At last, one of our own is a saint!!!


I am so excited, with the news that our own kind, our own flesh and blood, our own countryman is to be beatified. On September 13, 2015, Tshimangadzo Samuel Benedict Daswa will be beatified. He was born in Limpopo, Mbahe village to be precise. I appreciate Bishop Emeritus, Hugh Slattery M.S.C. and Bishop Joaó Rodriguez of Tzaneen for standing up and upholding the virtues of Benedict Daswa. The virtues of faith, family life, charity and zeal for evangelization. We owe our gratitude to the Missionaries of the Sacred Heart, the Vicar General Fr Philemon Thobela, the clergy, religious and laity of Tzaneen Diocese for promoting the cause of the Servant of God, Benedict Daswa. Without their hard work, prayers, research, writing down stories and testimonies, fundraising and many other initiatives, we would not be having this beautiful occasion.

For one to be declared “blessed” or to be beatified, a miracle should be proven. But for a Martyr of Faith, one does not have to meet this requirement. The diocese of Tzaneen presented his case to Mother Church, as someone who was killed for his belief in the teaching of Christ. He believed that some popular beliefs of his own people in witchcraft, were against the faith and he opposed them. He opposed witch-hunting which led to the persecution and even death of many innocent people. He opposed the use of “muthi” or traditional medicine to win soccer games. He refused to pay R5 to his village, as everyone else was expected to do, to solicit the services of a diviner, who was supposed to come and “smell-out” witches who could be responsible for storms and lightning strikes in the community.

The Church teaches that; “All forms of divination are to be rejected: recourse to Satan or demons, conjuring up the dead or other practices falsely supposed to “unveil” the future. Consulting horoscopes, astrology, palm reading, interpretation of omens and lots, the phenomena of clairvoyance, and recourse to mediums all conceal a desire for power over time, history and, in the last analysis, other human beings, as well as a wish to conciliate hidden powers. They contradict the honour, respect and loving fear that we owe to God alone. All practices of magic or sorcery, by which one attempts to tame occult powers, so as to place them at one’s service and have a supernatural power over others – even if this were for the sake of restoring their health – are gravely contrary to the virtue of religion. These practices are even more to be condemned when accompanied by the intention of harming someone, or when they have recourse to the intervention of demons. Wearing of charms is also reprehensible. Spiritism often implies divination or magical practices; the Church for her part warns the faithful against it.” (Catechism of the Catholic Church, 2116-2117. Cf Deut 18:10, Jer 29:8) This is what Daswa died for. He was standing solidly on the side of truth and of the Gospel.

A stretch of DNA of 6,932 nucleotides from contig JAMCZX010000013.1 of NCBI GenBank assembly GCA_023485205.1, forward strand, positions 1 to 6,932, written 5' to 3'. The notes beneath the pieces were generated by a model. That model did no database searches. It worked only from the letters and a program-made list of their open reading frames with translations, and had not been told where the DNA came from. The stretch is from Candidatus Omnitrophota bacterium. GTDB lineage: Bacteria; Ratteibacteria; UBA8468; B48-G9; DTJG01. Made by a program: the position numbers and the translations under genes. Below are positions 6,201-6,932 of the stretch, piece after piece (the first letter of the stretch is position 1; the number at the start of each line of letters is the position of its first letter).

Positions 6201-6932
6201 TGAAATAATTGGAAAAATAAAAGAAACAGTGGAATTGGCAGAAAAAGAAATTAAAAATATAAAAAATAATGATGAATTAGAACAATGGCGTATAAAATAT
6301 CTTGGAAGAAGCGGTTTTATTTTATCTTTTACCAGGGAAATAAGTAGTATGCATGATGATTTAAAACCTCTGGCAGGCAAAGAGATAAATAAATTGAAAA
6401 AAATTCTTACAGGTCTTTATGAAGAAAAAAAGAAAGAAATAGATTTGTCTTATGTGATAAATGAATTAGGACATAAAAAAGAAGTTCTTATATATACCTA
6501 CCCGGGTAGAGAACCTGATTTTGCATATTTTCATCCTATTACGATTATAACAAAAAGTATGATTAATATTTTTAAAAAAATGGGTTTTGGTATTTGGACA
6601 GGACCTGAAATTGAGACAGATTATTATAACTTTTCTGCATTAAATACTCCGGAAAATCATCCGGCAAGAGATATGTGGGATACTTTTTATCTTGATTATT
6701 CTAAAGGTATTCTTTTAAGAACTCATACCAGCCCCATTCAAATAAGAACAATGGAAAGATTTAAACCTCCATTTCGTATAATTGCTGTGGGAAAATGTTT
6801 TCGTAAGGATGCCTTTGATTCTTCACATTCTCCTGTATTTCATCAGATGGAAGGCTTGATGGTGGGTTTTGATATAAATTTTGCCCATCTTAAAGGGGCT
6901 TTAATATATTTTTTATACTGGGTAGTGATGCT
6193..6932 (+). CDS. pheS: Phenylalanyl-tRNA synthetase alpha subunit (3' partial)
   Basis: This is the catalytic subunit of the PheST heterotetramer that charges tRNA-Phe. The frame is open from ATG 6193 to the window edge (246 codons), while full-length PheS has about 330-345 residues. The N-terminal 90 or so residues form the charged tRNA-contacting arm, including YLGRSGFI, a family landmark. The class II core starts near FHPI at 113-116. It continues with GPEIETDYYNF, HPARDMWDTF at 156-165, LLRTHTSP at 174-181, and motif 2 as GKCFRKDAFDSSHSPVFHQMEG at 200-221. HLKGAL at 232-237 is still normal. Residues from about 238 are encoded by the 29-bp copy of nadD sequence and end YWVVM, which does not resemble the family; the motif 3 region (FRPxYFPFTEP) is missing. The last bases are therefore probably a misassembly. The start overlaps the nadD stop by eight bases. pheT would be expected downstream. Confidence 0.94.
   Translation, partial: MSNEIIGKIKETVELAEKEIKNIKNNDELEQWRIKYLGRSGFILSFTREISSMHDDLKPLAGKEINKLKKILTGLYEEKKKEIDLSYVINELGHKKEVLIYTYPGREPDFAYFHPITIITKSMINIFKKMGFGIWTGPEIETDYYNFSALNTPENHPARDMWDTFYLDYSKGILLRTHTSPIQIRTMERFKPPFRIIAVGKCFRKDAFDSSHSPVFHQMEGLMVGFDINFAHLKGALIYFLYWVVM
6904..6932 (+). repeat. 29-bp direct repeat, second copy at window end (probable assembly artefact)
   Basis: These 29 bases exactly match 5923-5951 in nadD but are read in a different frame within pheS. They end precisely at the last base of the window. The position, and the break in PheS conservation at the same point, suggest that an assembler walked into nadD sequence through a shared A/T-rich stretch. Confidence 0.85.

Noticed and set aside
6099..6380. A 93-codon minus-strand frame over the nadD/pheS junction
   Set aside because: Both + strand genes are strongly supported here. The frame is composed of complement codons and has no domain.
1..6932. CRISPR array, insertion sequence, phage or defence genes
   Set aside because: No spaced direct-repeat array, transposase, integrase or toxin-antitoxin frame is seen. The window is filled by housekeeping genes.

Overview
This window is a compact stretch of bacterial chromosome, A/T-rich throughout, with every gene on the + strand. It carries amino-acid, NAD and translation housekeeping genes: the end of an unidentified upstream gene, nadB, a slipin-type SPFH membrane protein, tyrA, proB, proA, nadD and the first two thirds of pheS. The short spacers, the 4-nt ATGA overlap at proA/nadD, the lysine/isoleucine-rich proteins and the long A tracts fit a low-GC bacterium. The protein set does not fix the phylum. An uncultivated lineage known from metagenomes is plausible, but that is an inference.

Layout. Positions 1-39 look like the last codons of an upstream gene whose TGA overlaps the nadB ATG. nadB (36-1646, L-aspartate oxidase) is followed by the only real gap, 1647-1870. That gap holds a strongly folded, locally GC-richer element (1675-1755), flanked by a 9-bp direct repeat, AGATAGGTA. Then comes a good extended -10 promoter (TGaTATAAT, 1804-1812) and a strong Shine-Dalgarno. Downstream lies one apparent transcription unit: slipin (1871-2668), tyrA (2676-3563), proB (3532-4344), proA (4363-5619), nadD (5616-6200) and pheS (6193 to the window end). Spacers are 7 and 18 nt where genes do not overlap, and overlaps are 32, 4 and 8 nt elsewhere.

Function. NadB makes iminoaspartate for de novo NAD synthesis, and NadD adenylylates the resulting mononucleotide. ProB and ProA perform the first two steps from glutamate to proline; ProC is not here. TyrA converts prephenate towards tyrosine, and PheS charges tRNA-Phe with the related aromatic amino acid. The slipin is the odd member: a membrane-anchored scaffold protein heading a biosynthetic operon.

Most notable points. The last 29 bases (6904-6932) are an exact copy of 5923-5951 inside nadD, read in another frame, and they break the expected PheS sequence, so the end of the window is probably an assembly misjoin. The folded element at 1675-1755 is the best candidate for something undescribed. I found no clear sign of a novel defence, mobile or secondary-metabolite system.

He was stoned, bludgeoned to death and his body was covered with boiling water in 1990. Thanks to the Diocese of Tzaneen for inviting the whole of Southern Africa to Tzaneen. We are grateful to the Bishops’ Conference, especially the General Secretariat for supporting the cause. Recently, we had a visit by Fr Sakhi Mofokeng and Fr S’milo Mngadi from SACBC, who came to explain to the clergy OF Klerksdorp, the story of Benedict Daswa and the cause for his beatification. They left us with good materials to share with faithful of the diocese. They shared with us a prayer to implore favours through the intercession of the Servant of God Tshimangadzo Daswa. They also gave us a little prayer which can be prayed by anyone anywhere. It goes like this “Loving God, keep me free from all deeds of darkness. Protect me from evil spirits and all the powers of evil. Following the example of Benedict Daswa, make me a true apostle of life in my family and in society. May your light, O Lord, shine upon me and through me. Amen.